Both NYU's student newspaper and the Jewish Telegraph Agency have covered this email and apology as news. (The NYU student newspaper I understand. As for the JTA... well, the fact that they covered these two emails can be seen either as a testament to the JTA's outstanding thoroughness, or as a sign of the Jewish community's obsessive naval-gazing, depending upon one's general mood.) But neither story clearly identifies what, precisely, NYU theoretically did wrong.

The JTA article cites "poor timing". But why, pray tell, was the timing "poor"? The story doesn't say, leaving the matter entirely to the reader's speculation. NYUNews.com notes that, "According to the customs of the holiday, those who observe the Jewish holy day must refrain from eating, drinking and using electronics from sundown on Sept. 17 to sundown on Sept. 18." But the story fails to identify how, specifically, NYU's sending an email runs afoul of Yom Kippur observance. There are a number of possible answers, but I hope to demonstrate below that all of them are quite ridiculous. Let us take each of these potential objections in turn:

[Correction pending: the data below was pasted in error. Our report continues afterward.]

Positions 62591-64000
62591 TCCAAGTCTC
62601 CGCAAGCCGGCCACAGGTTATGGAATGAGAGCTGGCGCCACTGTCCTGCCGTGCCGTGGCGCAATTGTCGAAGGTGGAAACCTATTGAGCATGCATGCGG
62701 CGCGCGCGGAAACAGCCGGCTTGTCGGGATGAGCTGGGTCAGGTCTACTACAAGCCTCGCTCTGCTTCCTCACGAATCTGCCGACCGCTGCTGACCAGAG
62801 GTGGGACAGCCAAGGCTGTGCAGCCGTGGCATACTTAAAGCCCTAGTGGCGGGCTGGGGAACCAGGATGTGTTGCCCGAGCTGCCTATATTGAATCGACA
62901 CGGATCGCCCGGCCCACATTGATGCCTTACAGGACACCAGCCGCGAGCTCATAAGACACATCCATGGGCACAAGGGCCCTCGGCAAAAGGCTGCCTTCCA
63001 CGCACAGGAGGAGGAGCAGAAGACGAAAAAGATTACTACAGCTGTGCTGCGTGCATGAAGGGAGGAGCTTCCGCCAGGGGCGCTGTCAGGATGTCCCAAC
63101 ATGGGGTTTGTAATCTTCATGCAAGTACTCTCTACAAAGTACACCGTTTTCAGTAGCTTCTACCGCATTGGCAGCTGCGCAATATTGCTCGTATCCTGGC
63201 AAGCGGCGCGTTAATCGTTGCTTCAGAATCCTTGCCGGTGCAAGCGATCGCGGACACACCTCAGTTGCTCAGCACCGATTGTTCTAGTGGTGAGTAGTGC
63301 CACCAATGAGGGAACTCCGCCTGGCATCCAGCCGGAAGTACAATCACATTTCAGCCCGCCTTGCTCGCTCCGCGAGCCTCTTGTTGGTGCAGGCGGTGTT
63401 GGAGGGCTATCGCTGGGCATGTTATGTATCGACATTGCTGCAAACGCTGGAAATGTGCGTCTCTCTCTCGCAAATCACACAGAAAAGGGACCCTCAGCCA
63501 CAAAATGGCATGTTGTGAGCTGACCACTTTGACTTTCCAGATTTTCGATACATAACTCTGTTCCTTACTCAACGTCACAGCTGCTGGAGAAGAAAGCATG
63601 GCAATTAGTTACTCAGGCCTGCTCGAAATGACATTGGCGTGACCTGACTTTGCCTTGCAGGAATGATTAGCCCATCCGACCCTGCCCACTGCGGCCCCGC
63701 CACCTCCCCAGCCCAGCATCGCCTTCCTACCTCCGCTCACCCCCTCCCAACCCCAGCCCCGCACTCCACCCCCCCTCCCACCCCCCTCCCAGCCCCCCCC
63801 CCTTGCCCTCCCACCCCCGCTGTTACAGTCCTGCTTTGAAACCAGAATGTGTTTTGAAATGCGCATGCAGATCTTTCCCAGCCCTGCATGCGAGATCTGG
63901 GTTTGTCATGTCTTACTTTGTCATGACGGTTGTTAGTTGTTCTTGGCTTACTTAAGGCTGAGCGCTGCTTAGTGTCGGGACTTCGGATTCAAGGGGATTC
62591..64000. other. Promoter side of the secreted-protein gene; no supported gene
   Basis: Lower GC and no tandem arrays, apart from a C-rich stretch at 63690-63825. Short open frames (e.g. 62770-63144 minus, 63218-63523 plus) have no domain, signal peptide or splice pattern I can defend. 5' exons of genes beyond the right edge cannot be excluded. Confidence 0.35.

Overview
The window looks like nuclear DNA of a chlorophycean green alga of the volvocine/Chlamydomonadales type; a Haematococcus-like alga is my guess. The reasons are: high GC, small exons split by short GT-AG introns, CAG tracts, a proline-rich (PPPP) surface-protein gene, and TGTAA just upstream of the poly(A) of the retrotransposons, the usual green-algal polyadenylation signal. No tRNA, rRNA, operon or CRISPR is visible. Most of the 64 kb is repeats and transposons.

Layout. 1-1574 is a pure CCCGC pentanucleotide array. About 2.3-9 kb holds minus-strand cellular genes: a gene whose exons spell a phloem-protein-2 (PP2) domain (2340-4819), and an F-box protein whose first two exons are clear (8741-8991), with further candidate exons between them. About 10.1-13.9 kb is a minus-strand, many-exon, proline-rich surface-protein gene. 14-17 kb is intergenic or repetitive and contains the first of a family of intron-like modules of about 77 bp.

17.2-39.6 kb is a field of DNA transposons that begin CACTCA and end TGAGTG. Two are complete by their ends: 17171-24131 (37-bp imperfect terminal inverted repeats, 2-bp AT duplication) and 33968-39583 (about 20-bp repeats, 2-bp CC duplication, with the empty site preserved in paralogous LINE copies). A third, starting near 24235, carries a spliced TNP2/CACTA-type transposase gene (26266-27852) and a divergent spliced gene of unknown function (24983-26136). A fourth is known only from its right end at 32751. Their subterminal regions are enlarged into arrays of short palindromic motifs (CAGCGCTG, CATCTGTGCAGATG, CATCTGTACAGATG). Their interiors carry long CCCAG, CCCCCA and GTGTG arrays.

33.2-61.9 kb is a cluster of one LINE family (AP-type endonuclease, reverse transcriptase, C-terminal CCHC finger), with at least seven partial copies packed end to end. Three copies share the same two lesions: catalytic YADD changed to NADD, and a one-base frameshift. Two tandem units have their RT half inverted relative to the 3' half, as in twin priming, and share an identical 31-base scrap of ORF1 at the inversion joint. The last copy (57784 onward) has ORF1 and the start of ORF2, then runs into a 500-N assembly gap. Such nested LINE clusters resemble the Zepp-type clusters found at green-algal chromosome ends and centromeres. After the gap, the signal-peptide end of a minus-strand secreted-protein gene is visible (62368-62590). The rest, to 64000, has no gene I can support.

Objection #1: NYU broke the laws of Yom Kippur by sending the email.

Response #1A: NYU is not Jewish, and so is not obligated in the laws of Yom Kippur. (NYU is also not a person for that matter, but set that aside, because if NYU were a Jewish institution, most Jews would probably still expect it to observe Yom Kippur. However, NYU is a non-sectarian university.)

Response #1B: NYU also breaks Shabbat all the time. This email went out at 10:36 on a Friday that happened to be Yom Kippur, but what if it had been an official email on a Friday in December, at 4:30 pm? Every winter, when Shabbat begins during the standard business day on Friday, I imagine official NYU emails go out on Shabbat with some frequency. Then consider Shavuot, Sukkot, Shemini Atzeret, and Pesach, which frequently occur on business days, and on which I am confident NYU sends out copious official emails. If we're going to complain about emails being sent when Jews are forbidden to work (which, I maintain, we have no business doing in the first place), then we should at least be consistent, and complain all year long.